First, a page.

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Ethical AI: an interview with Chat GPT


Prior to AI image generators replacing about 70% of the stock photography I use, I would consistently run into the same issue over and over again when sourcing photos for projects: white people. Yes folks, we are a virus in the stock photography world. So many smiling, skinny, straight, white families in their suburban yards, eating salads and playing with their golden retrievers. It was a tiresome but necessary evil of my weekly stock photo gathering process to type in “diverse”, “Black”, “gay”, “hispanic”, etc. if I wanted anything but white people in every image. Primarily, this was tiresome because of the simple fact that the world doesn’t actually look like those generic stock photos. People are much more colorful, and the widely available imagery simply didn’t reflect this fact.

As generators have rapidly expanded in their capacities and programming, it has been interesting to observe how the prolific visibility of euro-centric beauty standards have shaped how the generators function. It has been equally invigorating to see how the humans behind these processes have taken steps to combat this behavior and help AI engines combat inherent bias.

I am happy to report that as of the writing of this, I have noticed serious improvement in the racial diversity that is reflected when no racial or skin tone is defined when generating images. Often, the output will be someone who looks more like an actually typical American in 2023: a mixed-race, somewhat brown person (usually female presenting) in their late 20s or early 30s. Usually wearing a hoodie or jacket, probably with pierced ears and dark brown hair. This is a good step in the right direction; it is an example of effective human intervention into a complex algorithm that essentially compounds the totality of imagery collected on the internet. And yet, this is a wildly complex issue, with so much more than skin tone and gender to unravel. For example, age, body type, disability, and gender expression diversity are still not expressed well in standard image generations. And image generators have a nearly impossible time generating groups of people who look distinct from one another.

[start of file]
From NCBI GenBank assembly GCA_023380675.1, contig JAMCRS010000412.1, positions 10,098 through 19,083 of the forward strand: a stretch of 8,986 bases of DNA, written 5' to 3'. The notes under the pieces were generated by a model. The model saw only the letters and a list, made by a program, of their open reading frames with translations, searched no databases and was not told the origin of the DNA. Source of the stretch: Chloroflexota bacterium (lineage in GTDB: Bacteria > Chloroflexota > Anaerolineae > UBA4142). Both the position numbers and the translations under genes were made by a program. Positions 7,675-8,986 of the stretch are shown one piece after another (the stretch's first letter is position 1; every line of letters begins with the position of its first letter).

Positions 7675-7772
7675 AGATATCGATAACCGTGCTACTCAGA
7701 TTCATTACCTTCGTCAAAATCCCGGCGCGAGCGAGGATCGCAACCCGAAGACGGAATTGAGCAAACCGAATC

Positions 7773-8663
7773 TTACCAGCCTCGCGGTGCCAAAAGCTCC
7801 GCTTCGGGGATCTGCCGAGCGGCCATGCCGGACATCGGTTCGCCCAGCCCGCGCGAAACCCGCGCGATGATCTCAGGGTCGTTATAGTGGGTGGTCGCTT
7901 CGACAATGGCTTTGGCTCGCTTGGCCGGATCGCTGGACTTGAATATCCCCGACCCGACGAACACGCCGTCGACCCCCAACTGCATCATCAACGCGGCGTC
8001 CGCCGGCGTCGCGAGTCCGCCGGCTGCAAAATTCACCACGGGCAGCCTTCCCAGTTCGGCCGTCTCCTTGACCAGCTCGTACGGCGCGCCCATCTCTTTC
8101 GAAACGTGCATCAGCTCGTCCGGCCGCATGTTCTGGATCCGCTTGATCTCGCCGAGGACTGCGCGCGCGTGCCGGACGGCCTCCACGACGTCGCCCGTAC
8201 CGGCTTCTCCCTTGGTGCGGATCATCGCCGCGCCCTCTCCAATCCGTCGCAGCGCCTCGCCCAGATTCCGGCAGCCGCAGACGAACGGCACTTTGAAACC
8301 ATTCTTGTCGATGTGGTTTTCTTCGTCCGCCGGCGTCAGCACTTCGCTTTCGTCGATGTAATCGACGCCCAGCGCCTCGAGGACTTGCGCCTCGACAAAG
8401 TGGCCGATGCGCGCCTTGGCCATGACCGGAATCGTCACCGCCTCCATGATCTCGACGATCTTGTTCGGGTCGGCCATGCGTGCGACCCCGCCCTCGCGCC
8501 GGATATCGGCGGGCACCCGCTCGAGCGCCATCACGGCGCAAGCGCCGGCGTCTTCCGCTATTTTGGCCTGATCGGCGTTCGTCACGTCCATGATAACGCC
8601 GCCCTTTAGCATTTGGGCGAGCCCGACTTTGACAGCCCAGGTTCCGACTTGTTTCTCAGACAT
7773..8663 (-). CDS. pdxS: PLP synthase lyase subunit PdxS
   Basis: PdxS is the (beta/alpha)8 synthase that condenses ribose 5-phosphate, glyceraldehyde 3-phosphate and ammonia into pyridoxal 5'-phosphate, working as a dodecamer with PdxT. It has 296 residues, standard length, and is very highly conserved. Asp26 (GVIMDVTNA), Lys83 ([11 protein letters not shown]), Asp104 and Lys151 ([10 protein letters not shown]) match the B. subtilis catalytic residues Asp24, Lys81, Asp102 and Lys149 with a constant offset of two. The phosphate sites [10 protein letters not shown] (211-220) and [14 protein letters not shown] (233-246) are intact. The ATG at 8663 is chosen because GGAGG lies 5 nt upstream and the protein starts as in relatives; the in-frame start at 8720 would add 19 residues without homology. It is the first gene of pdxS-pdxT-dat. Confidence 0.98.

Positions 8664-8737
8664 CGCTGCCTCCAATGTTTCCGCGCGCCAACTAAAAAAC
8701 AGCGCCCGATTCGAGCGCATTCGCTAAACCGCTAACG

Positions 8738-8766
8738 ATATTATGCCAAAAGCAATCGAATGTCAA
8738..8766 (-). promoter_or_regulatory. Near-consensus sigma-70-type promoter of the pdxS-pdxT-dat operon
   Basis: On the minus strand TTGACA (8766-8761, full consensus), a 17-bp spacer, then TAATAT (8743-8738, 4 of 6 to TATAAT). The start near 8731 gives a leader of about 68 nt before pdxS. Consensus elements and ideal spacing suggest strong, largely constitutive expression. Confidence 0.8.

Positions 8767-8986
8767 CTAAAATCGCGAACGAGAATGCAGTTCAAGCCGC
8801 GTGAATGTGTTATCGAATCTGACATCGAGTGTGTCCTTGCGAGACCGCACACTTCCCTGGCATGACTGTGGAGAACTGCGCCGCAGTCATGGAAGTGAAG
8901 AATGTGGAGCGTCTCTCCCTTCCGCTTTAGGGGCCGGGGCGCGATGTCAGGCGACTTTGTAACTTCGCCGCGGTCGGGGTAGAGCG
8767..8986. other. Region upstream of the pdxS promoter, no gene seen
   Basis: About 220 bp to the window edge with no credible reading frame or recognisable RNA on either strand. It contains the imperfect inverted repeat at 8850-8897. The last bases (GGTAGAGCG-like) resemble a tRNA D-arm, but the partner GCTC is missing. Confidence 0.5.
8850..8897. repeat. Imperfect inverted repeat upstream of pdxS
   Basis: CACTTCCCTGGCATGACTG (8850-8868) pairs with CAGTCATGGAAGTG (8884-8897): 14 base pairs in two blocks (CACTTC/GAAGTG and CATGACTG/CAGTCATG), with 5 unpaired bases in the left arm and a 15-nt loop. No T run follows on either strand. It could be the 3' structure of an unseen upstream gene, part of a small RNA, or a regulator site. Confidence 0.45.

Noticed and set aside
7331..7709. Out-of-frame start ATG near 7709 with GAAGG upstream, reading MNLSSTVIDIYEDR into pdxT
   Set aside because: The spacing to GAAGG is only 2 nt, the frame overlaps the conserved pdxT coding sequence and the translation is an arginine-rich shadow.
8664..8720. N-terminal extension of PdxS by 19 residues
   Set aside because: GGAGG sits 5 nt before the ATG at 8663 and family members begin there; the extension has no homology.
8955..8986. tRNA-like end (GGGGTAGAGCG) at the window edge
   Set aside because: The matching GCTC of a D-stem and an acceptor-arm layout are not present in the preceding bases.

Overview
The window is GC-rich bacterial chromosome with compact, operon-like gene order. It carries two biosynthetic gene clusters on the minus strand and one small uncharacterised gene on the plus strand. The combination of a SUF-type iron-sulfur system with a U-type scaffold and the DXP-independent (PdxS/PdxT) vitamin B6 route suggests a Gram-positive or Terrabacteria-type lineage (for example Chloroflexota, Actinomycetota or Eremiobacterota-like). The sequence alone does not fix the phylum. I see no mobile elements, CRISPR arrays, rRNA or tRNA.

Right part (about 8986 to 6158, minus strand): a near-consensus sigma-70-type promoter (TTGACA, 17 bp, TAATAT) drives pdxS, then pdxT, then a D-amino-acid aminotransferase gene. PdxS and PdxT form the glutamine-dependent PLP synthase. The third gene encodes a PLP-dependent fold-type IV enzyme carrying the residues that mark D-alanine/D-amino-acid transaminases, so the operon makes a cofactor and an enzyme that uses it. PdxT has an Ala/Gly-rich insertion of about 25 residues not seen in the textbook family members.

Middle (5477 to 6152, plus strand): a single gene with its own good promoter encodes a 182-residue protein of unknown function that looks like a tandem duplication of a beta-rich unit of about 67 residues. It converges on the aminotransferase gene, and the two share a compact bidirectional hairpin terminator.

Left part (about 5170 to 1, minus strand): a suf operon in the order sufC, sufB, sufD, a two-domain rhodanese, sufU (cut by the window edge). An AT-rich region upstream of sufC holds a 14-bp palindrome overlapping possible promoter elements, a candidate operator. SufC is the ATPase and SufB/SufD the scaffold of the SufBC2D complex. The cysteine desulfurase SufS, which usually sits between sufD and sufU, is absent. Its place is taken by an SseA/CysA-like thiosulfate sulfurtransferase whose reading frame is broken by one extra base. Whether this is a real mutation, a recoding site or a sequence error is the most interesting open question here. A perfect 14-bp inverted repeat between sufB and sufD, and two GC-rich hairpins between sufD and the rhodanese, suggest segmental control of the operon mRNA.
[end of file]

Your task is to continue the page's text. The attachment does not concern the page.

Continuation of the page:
Adobe stock, first result for search “Happy Person”

Leonardo Photoreal image generation, first result for “Happy Person”

So I decided to turn to a direct reflection of the data itself for a breakdown of how it sees the state of affairs, and how humans can be a part of shaping AI for good: ChatGPT.

Without further ado, here is the brief interview I conducted with ChatGPT regarding ethics and inherent bias in AI, and what we can do about it.

KA – can you define what “ethical AI” means?

GPT – “Ethical AI,” short for “Ethical Artificial Intelligence,” refers to the development, deployment, and use of artificial intelligence systems in a manner that aligns with moral principles, human values, and societal norms. It involves ensuring that AI technologies are designed and used in ways that are fair, just, transparent, and respectful of individual rights and collective well-being. Ethical AI encompasses various principles and considerations, including:

  1. Fairness 
  2. Transparency
  3. Privacy
  4. Accountability
  5. Beneficence
  6. Non-Maleficence
  7. Inclusivity 
  8. Ethical Decision-Making 

In practice, adhering to ethical AI principles involves ongoing assessment, auditing, and refinement of AI systems, as well as the development of policies and guidelines that promote responsible and accountable AI development and deployment. Ethical AI is essential for building trust in AI technologies and ensuring that they contribute positively to society.

KA – is there an inherent bias in AI generation engines, both visual generators and LLMS, and if so, what can we do to combat this bias?